Thanksgiving is behind you and while you're still feeling slightly guilty about that third helping of pumpkin pie, the real temptations of the holiday season are still in front of you.
Of course, the odds are pretty good you'll survive the holiday season (unless you drink and drive, but more on that later), but how about a goal this year of successfully being in charge of yourself during the holidays, in charge in a way that lets you enjoy the holidays without feeling tired, overweight and guilty when the second of January rolls around?
One starting point to making the holiday season more manageable is simply to do some planning. If this is a season of gift buying for your family, start making lists now of what things will do the job and keep you within an affordable budget. Holiday gift giving can be fun and exciting. January credit card bills can only be depressing, especially if December spending was all last minute impulse buying. And yes, homemade gifts, or truly thoughtful gifts, are always what will be the most appreciated, and usually won't break the bank.
How about not letting holiday overeating this year be another source of guilt when you step on that scale in January? Most of us will face multiple temptation opportunities from office parties to visits with friends to family gatherings. Each event will usually offer plenty of chances to consume too many high-calorie treats. Should you avoid all the parties and those food temptations? Nope. That will just leave you feeling deprived and unhappy. Instead, enjoy all your favorite things, but do so slowly and in moderation. The main thing is to make sure you're in control. One serving of holiday dessert is lovely, but two or three means the party is in control of you.
And speaking of staying in control, the place it matters most is holiday drinking. One drink too many has led to countless DUI tickets, serious accidents, or even just a career disaster thanks to what was said or done at that office party. Especially if you're normally a non- or very light drinker, don't let the holiday spirits do you in. Soft drinks, a wine spritzer, or just one drink slowly enjoyed throughout the party are all good choices compared to over-indulging.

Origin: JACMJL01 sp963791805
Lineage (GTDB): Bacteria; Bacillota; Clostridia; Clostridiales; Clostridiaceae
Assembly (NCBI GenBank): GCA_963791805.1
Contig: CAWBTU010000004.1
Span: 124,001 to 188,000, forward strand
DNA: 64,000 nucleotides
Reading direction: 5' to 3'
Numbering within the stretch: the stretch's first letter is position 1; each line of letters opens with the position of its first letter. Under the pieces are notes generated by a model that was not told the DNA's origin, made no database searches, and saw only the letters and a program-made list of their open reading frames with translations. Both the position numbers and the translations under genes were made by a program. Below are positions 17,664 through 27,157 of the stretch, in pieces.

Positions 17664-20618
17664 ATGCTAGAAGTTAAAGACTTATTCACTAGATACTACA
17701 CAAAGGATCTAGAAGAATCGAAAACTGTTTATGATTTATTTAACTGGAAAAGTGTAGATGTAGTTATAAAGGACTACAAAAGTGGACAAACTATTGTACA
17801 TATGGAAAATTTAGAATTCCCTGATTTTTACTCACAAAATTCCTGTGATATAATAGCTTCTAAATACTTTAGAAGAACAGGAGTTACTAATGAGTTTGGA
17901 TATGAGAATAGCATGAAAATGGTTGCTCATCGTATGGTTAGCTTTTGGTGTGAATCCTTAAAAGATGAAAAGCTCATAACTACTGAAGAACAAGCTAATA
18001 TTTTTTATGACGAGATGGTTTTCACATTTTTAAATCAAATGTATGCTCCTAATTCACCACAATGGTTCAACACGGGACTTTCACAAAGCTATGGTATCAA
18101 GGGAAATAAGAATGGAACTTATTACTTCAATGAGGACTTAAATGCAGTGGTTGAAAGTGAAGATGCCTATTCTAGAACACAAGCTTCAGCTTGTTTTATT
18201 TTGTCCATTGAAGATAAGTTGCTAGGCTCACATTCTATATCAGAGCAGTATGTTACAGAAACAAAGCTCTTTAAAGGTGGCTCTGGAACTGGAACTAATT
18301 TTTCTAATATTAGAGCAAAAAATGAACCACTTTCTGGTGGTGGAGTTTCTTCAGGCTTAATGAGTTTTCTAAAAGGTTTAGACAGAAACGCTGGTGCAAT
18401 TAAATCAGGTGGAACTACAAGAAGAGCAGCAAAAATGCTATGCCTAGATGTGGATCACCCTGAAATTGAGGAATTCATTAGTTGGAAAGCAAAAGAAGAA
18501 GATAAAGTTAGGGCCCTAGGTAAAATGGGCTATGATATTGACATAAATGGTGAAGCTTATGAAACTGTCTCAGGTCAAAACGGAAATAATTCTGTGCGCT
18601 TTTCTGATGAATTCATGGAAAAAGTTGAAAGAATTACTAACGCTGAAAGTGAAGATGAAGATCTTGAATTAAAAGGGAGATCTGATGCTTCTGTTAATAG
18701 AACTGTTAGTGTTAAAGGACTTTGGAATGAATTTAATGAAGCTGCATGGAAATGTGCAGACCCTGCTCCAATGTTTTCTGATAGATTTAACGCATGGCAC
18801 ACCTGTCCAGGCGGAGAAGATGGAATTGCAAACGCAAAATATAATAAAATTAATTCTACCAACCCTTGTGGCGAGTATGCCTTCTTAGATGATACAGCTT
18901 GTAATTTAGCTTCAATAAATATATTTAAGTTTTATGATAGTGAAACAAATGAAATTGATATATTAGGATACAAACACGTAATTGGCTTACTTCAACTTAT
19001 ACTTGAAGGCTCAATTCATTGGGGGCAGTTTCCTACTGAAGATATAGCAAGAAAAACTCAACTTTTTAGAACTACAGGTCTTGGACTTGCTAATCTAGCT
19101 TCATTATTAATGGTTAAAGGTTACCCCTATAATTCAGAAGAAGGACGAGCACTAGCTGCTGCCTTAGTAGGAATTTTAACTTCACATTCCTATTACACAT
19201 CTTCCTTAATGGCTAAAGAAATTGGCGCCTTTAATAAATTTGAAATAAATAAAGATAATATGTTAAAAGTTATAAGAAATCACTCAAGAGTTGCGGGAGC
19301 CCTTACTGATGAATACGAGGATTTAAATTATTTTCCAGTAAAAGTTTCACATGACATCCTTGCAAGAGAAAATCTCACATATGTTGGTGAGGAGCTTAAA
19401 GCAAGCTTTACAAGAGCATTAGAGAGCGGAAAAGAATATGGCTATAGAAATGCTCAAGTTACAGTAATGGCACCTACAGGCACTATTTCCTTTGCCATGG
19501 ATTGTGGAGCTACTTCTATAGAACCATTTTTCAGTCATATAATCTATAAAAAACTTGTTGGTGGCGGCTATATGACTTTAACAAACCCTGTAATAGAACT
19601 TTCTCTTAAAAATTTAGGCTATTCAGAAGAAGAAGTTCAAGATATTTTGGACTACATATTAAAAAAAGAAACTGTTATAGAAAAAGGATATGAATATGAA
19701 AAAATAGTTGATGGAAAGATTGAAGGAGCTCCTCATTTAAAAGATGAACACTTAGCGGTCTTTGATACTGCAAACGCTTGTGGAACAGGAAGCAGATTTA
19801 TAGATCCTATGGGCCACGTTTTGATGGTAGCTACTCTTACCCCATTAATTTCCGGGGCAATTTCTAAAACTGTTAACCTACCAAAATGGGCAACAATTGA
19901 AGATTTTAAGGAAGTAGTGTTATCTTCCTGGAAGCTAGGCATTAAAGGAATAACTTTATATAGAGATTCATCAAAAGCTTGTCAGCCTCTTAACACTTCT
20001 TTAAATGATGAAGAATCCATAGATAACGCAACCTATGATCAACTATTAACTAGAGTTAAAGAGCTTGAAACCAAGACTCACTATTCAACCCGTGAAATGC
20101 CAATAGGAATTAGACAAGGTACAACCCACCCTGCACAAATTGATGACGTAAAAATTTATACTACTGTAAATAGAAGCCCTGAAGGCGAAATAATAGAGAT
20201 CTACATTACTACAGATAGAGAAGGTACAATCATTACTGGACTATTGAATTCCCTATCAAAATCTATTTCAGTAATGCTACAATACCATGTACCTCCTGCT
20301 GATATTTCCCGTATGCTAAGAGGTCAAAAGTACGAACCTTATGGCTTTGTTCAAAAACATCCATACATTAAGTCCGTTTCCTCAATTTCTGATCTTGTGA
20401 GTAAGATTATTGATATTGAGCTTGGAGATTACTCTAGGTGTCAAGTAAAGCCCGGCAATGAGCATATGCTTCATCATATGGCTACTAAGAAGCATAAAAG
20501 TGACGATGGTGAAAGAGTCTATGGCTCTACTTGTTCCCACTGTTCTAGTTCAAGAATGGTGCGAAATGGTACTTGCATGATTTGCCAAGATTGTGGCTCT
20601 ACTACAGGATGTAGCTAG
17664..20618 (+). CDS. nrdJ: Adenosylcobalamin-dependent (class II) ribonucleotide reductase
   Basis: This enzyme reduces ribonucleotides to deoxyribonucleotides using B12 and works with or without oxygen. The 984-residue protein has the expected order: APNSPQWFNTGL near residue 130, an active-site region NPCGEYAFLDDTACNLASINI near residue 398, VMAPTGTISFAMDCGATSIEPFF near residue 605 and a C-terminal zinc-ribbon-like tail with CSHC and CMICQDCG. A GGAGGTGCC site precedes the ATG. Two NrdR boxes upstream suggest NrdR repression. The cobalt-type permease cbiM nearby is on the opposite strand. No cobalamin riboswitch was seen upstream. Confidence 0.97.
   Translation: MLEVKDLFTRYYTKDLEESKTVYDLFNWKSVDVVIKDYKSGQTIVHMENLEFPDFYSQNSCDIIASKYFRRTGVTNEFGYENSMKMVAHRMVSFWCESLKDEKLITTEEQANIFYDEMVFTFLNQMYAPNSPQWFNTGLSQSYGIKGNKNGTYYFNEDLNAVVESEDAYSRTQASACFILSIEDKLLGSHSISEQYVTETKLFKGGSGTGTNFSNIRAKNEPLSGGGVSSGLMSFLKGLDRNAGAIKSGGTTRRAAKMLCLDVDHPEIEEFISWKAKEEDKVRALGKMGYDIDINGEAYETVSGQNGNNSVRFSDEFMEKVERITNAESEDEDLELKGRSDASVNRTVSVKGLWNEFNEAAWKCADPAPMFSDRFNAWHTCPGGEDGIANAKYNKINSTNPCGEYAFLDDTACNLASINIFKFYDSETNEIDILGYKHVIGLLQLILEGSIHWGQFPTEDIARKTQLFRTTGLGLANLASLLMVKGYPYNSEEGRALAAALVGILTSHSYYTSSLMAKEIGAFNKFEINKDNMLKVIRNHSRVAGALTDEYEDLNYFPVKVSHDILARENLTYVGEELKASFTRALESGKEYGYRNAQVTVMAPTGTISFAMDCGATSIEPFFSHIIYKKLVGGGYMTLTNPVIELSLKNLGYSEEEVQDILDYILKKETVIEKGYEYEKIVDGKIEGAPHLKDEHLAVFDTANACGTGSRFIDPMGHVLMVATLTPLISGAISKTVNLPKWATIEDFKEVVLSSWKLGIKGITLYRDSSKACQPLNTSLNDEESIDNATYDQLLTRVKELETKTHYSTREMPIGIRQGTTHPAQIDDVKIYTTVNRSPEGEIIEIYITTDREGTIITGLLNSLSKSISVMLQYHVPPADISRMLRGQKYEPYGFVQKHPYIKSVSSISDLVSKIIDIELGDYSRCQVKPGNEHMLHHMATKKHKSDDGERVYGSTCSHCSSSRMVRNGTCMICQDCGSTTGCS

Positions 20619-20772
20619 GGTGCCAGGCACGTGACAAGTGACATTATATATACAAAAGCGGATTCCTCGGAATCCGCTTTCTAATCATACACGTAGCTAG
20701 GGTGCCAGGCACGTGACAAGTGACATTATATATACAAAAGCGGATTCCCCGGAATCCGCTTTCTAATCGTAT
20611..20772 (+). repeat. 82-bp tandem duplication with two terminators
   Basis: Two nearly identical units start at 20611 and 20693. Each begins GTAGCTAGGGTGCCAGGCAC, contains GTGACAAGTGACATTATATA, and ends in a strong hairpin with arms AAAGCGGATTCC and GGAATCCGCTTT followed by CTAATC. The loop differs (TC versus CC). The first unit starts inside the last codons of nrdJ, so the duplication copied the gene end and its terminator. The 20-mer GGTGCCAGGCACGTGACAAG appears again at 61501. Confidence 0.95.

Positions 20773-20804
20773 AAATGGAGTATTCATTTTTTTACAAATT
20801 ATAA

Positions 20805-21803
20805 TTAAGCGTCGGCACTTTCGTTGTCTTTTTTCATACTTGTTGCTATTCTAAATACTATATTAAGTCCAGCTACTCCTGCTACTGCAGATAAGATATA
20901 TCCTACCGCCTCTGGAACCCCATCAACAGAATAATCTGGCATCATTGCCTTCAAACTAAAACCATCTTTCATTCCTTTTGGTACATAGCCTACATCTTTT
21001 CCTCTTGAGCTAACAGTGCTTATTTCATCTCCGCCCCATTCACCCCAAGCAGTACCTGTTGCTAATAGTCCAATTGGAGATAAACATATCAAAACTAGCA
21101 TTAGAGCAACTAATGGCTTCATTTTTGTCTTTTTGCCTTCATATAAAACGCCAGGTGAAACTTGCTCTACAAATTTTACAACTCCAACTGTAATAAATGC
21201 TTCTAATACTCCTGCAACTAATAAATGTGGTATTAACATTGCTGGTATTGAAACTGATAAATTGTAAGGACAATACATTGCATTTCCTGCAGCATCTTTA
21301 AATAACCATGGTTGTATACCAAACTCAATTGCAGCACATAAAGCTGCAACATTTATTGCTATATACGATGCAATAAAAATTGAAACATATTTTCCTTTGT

Enjoying the holiday season while staying in control is a nice formula for a good time without January regrets.
If the "cool" kids are the ones doing some kind of drugs, encourage your child to discuss how he or she would feel and react if pressured to join in. Try role playing so your child can get a feel for what his or her reactions might be. Be supportive and let your child know you understand how difficult such situations can be. But he or she must also understand how important it is to be able to say "no."
Yes, your child will probably have questions about your own experiences with drugs, smoking or drinking. While open, honest communications is best, be aware that some adolescents might feel that if you did something, there's no reason they can't, too.
Your local health department or library has material about talking to kids about drugs. And if you suspect your child is being exposed to drug usage, or may already be experimenting or using, talk to your school's counselor about what to do or where to get help.